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CHRISTOPHER TAYLOR'S BOOKS

Friday, August 31, 2012

GET MEDIEVAL ON THEM

"It's about adversarial perception, timing, distance, leverage, and technique, all used in good martial spirit."

Sword Fighting
If you have heard any geek or teenage boy discussion of blades, you probably have heard (or participated) in a debate over which would be the more dangerous warrior: The romantic European knight or the stylish Japanese Samurai? Europeans usually are declared the loser because they're supposedly slower and more clumsy and their swords aren't as good, etc.

Except research is starting to show that almost all our understanding of medieval European knights is in error. We know their behavior wasn't as courteous and chivalrous as the more romanticized tales of King Arthur would have you believe, but what's changing is the understanding of basic elements of medieval warfare.

For example, when an athletic man dons an appropriately sized suit of proper armor, they're quite mobile. Yes, it took a crane to put a man in jousting armor on his horse and the decorative suits you can find are very heavy and thick, but those weren't combat outfits. Jousting was recreative sport, and the armor worn for that didn't have to be mobile or light, all it was for is show and to protect the rider from a direct, crushing hit from the front.

Two horses charging at each other at a combined speed of 30-40 miles an hour, concentrated onto the blunted point of a lance generates a tremendous amount of impact. The point was to see who was the better lancer, not to injure or kill your opponent. You wanted to dismount, not impale. So the armor was incredibly heavy (particularly from the front). Comparing jousting to regular combat is like comparing, say, a football player to a martial artist. Its a completely, but superficially similar different activity.

Knights were able to vault onto the back of their horses. They could jump over a fence, do just about anything a normal person could. I watched men do just that in period accurate armor on a television program showing research into medieval armor. These guys weren't clanking tanks, they were as agile as today's soldiers in body armor. If a knight fell down, he could get back up, he didn't need a squire.

And the weapons were much better than is generally understood as well. The katana is a very fine sword made of multiple layers of different kinds of metal to generate strength and flexibility, with a harder section at the blade to retain sharpness and a softer at the spine to allow the blade to bend. This results in a very sharp, very strong sword that does not break easily. The process is very difficult and time consuming, involving folding and pounding the weapon, using a cooling and heating process that greatly strengthens the metal and blends in various elements.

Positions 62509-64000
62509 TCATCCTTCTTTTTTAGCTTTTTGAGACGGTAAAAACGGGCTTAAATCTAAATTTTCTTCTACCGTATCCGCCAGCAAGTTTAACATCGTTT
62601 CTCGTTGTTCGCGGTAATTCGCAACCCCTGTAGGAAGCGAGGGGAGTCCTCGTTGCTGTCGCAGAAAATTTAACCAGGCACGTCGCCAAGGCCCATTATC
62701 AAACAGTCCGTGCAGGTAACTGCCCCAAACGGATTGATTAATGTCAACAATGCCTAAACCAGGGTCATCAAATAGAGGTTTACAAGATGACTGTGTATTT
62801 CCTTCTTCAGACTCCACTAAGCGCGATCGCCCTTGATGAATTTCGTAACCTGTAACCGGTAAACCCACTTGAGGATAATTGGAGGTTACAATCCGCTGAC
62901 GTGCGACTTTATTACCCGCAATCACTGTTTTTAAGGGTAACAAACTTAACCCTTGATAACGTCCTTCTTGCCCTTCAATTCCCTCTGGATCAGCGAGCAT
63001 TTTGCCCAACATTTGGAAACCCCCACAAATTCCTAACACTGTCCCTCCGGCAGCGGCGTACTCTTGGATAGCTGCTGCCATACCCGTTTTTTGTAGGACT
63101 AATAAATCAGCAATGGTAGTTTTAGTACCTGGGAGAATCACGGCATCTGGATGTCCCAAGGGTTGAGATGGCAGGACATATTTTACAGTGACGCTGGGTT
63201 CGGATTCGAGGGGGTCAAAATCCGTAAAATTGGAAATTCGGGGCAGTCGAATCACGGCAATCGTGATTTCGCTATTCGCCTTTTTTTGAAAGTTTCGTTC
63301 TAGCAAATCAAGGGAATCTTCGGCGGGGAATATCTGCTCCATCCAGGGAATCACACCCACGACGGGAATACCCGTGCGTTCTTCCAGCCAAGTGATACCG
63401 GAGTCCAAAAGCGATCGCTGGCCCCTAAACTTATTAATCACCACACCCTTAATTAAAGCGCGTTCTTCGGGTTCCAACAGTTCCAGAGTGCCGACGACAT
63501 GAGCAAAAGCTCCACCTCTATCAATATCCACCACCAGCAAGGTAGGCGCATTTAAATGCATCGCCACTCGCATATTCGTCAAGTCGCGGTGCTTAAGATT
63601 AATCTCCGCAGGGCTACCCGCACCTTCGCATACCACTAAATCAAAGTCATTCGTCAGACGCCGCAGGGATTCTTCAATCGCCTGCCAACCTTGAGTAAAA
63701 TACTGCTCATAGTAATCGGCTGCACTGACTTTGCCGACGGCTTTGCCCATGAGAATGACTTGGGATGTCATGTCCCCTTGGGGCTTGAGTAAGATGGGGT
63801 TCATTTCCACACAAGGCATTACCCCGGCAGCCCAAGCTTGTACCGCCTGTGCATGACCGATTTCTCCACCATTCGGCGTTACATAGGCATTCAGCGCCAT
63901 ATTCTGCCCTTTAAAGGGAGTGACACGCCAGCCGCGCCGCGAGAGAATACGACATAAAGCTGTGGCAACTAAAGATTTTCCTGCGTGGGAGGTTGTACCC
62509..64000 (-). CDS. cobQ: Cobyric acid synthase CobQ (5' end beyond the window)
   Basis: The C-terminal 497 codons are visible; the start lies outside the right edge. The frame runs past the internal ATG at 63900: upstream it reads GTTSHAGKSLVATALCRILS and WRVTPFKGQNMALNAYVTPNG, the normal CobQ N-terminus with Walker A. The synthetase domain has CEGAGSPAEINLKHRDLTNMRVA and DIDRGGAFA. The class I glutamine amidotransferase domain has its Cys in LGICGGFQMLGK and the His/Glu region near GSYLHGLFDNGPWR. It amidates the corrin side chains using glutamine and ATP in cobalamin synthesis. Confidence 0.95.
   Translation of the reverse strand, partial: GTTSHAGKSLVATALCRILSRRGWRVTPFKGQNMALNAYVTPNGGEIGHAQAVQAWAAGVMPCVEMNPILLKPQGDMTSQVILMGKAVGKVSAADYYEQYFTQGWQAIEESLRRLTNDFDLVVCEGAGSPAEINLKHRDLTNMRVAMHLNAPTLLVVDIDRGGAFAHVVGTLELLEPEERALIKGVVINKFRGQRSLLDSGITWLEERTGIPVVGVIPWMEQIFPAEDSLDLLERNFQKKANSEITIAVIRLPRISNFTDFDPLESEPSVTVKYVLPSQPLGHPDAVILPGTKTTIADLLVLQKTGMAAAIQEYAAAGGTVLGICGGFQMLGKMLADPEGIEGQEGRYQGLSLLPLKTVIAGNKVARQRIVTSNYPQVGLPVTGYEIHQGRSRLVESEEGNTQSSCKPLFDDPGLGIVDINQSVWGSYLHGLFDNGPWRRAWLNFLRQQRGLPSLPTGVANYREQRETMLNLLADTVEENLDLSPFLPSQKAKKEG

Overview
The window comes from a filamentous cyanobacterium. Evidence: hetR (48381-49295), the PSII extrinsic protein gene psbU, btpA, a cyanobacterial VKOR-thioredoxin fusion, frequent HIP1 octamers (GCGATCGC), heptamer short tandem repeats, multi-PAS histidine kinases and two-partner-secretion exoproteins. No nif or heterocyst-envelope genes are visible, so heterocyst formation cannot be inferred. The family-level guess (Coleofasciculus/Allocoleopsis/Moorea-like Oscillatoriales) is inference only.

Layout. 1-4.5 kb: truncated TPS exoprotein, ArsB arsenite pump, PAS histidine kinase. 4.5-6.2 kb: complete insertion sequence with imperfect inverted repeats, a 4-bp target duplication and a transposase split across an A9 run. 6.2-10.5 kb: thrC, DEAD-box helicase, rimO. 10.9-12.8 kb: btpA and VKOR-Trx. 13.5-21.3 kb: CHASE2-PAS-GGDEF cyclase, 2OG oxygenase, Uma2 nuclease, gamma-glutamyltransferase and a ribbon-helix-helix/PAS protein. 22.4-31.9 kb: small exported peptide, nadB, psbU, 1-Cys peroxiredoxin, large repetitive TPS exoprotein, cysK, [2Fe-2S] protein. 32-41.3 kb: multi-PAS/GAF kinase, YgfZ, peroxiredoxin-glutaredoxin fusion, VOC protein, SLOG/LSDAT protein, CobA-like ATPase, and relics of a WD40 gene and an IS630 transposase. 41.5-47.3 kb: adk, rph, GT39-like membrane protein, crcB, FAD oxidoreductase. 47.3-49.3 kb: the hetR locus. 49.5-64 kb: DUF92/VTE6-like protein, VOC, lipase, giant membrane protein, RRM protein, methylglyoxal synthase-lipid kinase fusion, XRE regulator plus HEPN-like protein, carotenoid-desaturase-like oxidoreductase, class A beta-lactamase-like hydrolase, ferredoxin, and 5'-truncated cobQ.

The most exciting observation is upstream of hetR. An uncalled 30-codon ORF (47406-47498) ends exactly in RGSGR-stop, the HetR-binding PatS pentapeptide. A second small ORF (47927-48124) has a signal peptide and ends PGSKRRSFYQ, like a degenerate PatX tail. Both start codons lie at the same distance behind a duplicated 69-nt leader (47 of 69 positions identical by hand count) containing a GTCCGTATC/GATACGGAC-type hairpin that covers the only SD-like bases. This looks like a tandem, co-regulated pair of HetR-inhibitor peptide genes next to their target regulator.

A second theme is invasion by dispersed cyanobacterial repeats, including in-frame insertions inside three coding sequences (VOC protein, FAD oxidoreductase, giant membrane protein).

And researchers have discovered that's exactly what European blacksmiths did as well. The art was lost over the centuries as broadswords became obsolete and became the rapier and foil, which have an entirely different construction. But old swords, manuscripts, and information from the medieval period have revealed folded blades with the same concept: a softer central core and harder, sharper portions for the cutting edges. The reason we know so much about the Katana is that they were still being made and used as late as the 1800s, and even were used by Japanese officers in World War 2. Their technology and skills weren't lost in time, replaced by the gun.

In other words, the medieval broadsword was a sharp, strong, and flexible as the katana. The biggest differences are the shape and use, not the tool. And it makes sense, both cultures developed their weapons for the same reason: they wanted a good weapon to kill their enemies with. In time, they found better and better techniques, discovered that heating and cooling seemed to generate a superior metal, found that folding created patterns and allowed the weapon to be designed a specific way, and so on. As the centuries rolled by, the skills increased.

So its not as if Japan had a unique patent on the Katana's technology; European knights had it, too. It is generally accepted that a curved blade is superior to a straight one, for slashing attacks, but a straight one is superior to a curved one for piercing (thrusting) attacks. A curved blade pulls away better so you tend not to get your weapon stuck in one enemy while another approaches. But it doesn't punch through armor as well, because you cannot direct as much force to the point, its deflected slightly by the curve.